As for Khan, as he says there are plenty of big fights for him out there – Keith Thurman, Timothy Bradley, Shawn Porter, a return with Danny Garcia. And Kell Brook, of course, which he says definitely will happen next year.
Unless Mayweather calls of course. But Khan’s breath will not be held.
Atlantic crossing for Chris?
The influence of Al Haymon is ominously spreading across the Atlantic.
The IBF featherweight champion Lee Selby is the latest British fighter to team up with the reclusive American music industry mogul who is rapidly becoming the dominant global force in boxing.
The Welshman has signed a three-year deal to work with the Haymon organisation, which also now advises other British world champions James DeGale and Carl Frampton as well as Amir Khan.
Selby says Haymon can take him to ‘a different level’ though he will still be managed by Chris Sanigar.
But it now seems he will be fighting mainly out of the US, and the word is certain other British fighters are considering taking the same route.
Among those believed to be thinking of joining up with Haymon is Chris Eubank Jnr. If so, won’t it be be fascinating to see how Big Al deals with his dad?
Eee bah gum, it’s the new Muhammad Ali
A young Yorkshire flyweight currently boxing for Britain in the European Championships in Bulgaria certainly has a name to live up to. It is Muhammad Ali.
This Ali, aged 19, is part of a seven-man British team squad competing in a tournament that acts as qualification for this September’s World Championships in Doha. I hear he really is the business.
In April, little Ali won an ABA title in only his third senior bout. But his ring hero is not his namesake –it’s actually Amir Khan.
Like Amir, Ali is a product of Bury Amateur Boxing Club, where he is trained by Khan’s old mentor Mick Jelley.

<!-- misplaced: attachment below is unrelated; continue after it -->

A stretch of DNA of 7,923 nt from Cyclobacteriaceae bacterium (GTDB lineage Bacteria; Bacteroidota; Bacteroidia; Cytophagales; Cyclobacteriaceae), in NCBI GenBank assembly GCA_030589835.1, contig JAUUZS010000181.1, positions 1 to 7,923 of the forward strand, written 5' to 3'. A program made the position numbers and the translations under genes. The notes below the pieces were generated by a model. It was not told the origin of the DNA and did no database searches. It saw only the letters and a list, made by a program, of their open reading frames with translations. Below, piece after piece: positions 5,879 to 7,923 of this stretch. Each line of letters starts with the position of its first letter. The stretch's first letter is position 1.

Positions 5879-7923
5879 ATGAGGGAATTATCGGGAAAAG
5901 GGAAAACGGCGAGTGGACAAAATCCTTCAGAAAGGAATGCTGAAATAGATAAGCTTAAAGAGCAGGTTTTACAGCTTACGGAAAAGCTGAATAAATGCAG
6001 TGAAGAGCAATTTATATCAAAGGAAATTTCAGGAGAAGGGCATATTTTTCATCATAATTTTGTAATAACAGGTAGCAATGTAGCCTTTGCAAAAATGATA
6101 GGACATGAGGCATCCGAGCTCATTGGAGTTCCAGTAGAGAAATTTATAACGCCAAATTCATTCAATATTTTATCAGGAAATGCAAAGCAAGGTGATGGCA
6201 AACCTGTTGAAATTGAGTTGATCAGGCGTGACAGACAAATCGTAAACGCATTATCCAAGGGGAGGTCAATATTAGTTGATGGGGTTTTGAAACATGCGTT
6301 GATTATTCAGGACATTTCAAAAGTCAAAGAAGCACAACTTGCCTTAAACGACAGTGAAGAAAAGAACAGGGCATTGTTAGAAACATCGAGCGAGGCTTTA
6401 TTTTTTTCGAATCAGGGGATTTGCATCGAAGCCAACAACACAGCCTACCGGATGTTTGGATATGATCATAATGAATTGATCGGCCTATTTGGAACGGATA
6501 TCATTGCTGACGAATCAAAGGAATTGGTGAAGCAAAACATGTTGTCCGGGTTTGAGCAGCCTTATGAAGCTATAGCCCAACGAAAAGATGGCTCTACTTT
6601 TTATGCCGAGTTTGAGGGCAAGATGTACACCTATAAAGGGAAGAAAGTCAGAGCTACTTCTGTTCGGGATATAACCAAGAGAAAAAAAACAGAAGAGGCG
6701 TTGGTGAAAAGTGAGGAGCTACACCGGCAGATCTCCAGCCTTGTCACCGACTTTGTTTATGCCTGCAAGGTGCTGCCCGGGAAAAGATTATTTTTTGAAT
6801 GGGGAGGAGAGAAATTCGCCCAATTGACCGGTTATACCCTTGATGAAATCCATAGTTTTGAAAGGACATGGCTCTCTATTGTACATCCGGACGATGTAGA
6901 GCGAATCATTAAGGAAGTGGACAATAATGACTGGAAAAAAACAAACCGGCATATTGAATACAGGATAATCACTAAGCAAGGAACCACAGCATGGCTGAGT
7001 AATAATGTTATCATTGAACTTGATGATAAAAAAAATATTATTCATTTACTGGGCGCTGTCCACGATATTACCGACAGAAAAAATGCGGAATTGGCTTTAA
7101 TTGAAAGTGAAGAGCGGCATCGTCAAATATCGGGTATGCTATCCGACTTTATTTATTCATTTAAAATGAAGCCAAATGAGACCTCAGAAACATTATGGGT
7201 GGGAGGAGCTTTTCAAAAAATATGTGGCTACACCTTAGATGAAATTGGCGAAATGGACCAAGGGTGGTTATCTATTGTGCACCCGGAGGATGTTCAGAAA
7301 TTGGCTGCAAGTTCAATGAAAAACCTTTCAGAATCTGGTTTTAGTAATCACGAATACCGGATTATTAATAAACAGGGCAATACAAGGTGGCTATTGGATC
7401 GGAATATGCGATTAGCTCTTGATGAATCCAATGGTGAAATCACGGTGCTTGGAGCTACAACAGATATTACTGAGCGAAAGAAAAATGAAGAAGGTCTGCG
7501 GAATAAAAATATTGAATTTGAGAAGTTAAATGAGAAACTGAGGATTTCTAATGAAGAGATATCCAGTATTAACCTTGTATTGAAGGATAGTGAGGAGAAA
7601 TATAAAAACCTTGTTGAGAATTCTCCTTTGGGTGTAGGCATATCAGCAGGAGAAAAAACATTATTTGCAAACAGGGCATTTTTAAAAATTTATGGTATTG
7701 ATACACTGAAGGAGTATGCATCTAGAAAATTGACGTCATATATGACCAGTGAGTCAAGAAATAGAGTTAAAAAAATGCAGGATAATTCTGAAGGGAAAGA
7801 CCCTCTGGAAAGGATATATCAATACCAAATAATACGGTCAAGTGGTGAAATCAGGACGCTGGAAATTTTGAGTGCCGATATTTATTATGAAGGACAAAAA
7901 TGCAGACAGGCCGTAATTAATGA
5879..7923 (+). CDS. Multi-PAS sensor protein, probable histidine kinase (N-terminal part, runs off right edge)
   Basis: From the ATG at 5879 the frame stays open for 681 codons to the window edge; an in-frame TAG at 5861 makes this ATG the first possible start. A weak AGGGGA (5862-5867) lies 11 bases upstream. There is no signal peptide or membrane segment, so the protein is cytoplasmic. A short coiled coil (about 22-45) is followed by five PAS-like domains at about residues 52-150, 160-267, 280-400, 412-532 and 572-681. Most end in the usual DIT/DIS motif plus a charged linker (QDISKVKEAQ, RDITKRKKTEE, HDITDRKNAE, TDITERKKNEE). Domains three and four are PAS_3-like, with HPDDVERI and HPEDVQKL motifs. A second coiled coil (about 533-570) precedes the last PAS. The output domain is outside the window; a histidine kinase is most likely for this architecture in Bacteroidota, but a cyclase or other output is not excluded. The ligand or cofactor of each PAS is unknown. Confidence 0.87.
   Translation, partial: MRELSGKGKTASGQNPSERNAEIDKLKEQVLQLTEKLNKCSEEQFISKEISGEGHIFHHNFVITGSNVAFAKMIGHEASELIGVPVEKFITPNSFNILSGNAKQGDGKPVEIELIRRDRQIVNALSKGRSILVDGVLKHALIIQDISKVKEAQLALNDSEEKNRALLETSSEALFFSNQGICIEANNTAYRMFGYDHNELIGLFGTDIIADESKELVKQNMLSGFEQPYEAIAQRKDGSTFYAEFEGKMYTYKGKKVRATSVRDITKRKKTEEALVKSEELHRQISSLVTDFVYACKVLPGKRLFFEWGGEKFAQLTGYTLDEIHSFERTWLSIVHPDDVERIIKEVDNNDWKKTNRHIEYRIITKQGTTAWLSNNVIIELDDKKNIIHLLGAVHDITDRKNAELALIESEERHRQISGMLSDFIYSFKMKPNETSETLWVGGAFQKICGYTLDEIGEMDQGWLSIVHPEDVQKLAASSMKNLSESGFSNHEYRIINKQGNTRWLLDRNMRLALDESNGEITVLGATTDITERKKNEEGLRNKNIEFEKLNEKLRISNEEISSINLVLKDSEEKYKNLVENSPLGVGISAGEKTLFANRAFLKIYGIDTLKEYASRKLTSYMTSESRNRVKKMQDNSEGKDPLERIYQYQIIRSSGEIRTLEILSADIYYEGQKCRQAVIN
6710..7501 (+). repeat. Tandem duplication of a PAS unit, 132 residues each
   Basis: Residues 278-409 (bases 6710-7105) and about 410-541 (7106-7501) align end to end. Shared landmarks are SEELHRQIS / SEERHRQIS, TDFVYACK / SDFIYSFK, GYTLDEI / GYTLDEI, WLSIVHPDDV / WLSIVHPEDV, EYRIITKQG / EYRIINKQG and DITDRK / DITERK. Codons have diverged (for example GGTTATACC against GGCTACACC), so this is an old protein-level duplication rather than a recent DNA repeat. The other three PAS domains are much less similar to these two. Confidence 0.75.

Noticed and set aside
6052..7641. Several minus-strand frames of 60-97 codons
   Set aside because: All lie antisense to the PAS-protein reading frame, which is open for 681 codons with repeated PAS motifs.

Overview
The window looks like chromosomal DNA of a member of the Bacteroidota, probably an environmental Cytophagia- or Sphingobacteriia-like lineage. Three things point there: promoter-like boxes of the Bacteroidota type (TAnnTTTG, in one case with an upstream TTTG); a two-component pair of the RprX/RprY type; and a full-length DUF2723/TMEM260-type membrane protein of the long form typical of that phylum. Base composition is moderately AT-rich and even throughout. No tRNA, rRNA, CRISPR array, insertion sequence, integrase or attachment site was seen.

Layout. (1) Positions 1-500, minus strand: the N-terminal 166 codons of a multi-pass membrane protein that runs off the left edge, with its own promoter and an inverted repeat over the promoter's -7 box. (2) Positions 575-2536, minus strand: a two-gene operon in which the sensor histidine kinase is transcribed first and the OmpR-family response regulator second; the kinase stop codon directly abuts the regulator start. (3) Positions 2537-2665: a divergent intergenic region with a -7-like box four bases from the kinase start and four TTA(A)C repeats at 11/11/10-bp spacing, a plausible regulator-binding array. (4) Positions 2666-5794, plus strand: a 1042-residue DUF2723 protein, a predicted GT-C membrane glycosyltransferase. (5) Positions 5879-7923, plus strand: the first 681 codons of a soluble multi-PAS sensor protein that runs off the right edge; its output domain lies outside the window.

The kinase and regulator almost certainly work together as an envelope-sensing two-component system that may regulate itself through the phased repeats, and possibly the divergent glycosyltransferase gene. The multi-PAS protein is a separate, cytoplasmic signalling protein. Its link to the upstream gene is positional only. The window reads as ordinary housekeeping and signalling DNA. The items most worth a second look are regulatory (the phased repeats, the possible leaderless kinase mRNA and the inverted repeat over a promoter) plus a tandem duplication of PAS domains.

Originally from Keighley, Ali won a bronze medal at the Youth Olympic Games last year, a silver at the World Youth Championships and a gold at the European Youth Championships
Jelley believes Ali has the talent to emulate Khan by qualifying for the 2016 Olympics in Rio, before making a successful pro career. “I’ve only ever told one lad to turn pro and that was Amir Khan,” says Jelley, who also trained current WBA super-bantamweight champion Scott Quigg.
“But Mo wants to go pro eventually and I think he’s good enough to go all the way.”
Muhammad Ali. It’s a name to watch, and certainly one easy enough to remember.
Nothing sheepish about Jim
Ubiquitous is a word that might have been invented for Jim Rosenthal. Whether its presenting two-fisted boxers on BoxNation or four-legged boxers at Crufts, he is the smoothest of operators. As The Sun’s TV critic said this week he is’ the ultimate TV professional, master of every sporting brief (no matter how crackers).’
How true. You can now catch him doing the commentary on ITV’s latest celebrity wheeze called Flockstars, a sheep-herding competition. ’ Even for the man who can turn his voice to anything this latest gig is a bit bizarre. Or should we say baa-baa? .
Quote of the week
“I’m a domestic fighter at best, that’s it. He’s a class act.
Tommy Coyle acknowledges he knows his place after losing the battle of Hull to Luke Campbell.
Tomorrow: Pro-File on Liam Walsh